The author also visits the flip side and shows us Chris Langan, the man with the 195 I.Q. who can’t quite ever get anything going. He contrasts Langan’s rough upbringing with no less than Oppenheimer, who not only knew how to get the atomic bomb made, but could also work the system. Langan accepted the fact of paperwork snafus for ending his college time (at Reed College here in Portland), whereas Oppenheimer got Cambridge to let him slide with probation after he tried to poison his tutor (there is debate on this, but I lean toward it- it’s a good story, anyway). You may not feel as sympathetic to Langan if you watch the documentary on him on Youtube, he’s more or less a bit of a dink who makes excuses for everything he hasn’t achieved with his supermind. He spent twenty years as a bouncer instead of trying to say, help get us into alternative energy. Gladwell’s point is that his environment didn’t foster anything like that, and this is one of the few places I quibble with the paradigm. You may know other people with an incredible facility to retain information who also do nearly nothing with it, or even seem to revel in holding down an ordinary job while understanding quantum theory. I think that most of these people can’t be objective about themselves, and fear failure in the real world, preferring to ace Mensa tests and setting records at Sudoku, unchallenged. Many of them aren’t From Circumstances, to quote Achewood, and often did get to go to college. But they never make the jump from Academic to Practical, and I’m not sure it’s a cultural handicap. I hear a lot about these cases who drop out of everything from boredom because an institution or discipline “didn’t challenge them,” and it’s hard to buy. But I could be wrong- incidentally, that’s the kind of statement your supermind type almost never says. Thankfully Langan eventually fell into the one arena made for an information retainer- the quiz show- and made a quarter of a million dollars on One Vs. 100.

    There are many more neat subjects pondered in the book, I haven’t even mentioned some of the better ones. Gladwell is clearly good at making connections and recognizing patterns across the spectrum, I’m going to go back and read his earlier stuff. I’m usually Mr. Wait For Paperback, but I don’t feel the least bad about shelling out full price for Outliers.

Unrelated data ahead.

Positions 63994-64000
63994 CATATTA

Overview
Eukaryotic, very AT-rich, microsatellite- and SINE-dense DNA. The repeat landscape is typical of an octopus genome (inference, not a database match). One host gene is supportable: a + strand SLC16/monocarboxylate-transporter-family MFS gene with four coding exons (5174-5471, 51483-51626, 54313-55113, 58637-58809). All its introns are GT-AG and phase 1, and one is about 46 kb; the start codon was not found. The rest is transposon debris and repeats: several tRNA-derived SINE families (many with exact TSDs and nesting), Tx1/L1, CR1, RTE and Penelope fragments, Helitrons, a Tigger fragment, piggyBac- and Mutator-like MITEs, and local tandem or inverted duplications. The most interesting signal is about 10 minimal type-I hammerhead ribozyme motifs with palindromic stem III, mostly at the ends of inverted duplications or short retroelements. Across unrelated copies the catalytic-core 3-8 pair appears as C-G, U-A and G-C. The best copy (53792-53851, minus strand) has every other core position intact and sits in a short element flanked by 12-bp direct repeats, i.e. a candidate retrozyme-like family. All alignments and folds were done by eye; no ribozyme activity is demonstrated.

Comment from Rafael Kayanan
    Time: January 16, 2009, 6:24 am

    OUTLIERS is a great book. From the little info that has come out on the US Airways pilot nicknamed “Sully”, he seems to have fit the pattern of someone who definitely put the thousands of hours in that Gladwell wrote about.

    Comment from Bret
    Time: January 16, 2009, 7:03 am

    “Outliers” rocks! Gladwell rocks!. Another fascinating book from him.
    Jeff, are you an outlier? Have you ever totaled how many thousands of hours you’ve written and/or drawn?

    Comment from Parker
    Time: January 16, 2009, 7:25 am

    By my calculations, I will be an Outlier next Thursday!

    Comment from Bret
    Time: January 16, 2009, 12:16 pm

    If I eat fast food for 10,000 hours I’ll be a gout-lier.

    Comment from odessasteps magazine
    Time: January 16, 2009, 7:54 pm

    I’m in the process of reading it. So far, most interested in the hockey birthday stuff.

    Comment from Leland Purvis
    Time: January 17, 2009, 9:32 am

    To me, it isn’t about talent or intelligence or even luck. It’s about character. The difference between Oppenheimer and Langan is that J.Robert knew how to talk to people and develop relationships in a way that made fair way for himself.

    Being born with a lucky draw can make a world of difference, but if the person reacts too much the wrong way, they can screw themselves despite intelligence or talent.

    I think.

    Comment from Parker
    Time: January 17, 2009, 9:50 am

    Well said. I also like the notion emphasized by that friend and advisor of Obama’s from Chicago (I forget her name, but she’s going to be an advisor to the White House now) about “getting in the path of lightning.” That rings true to me.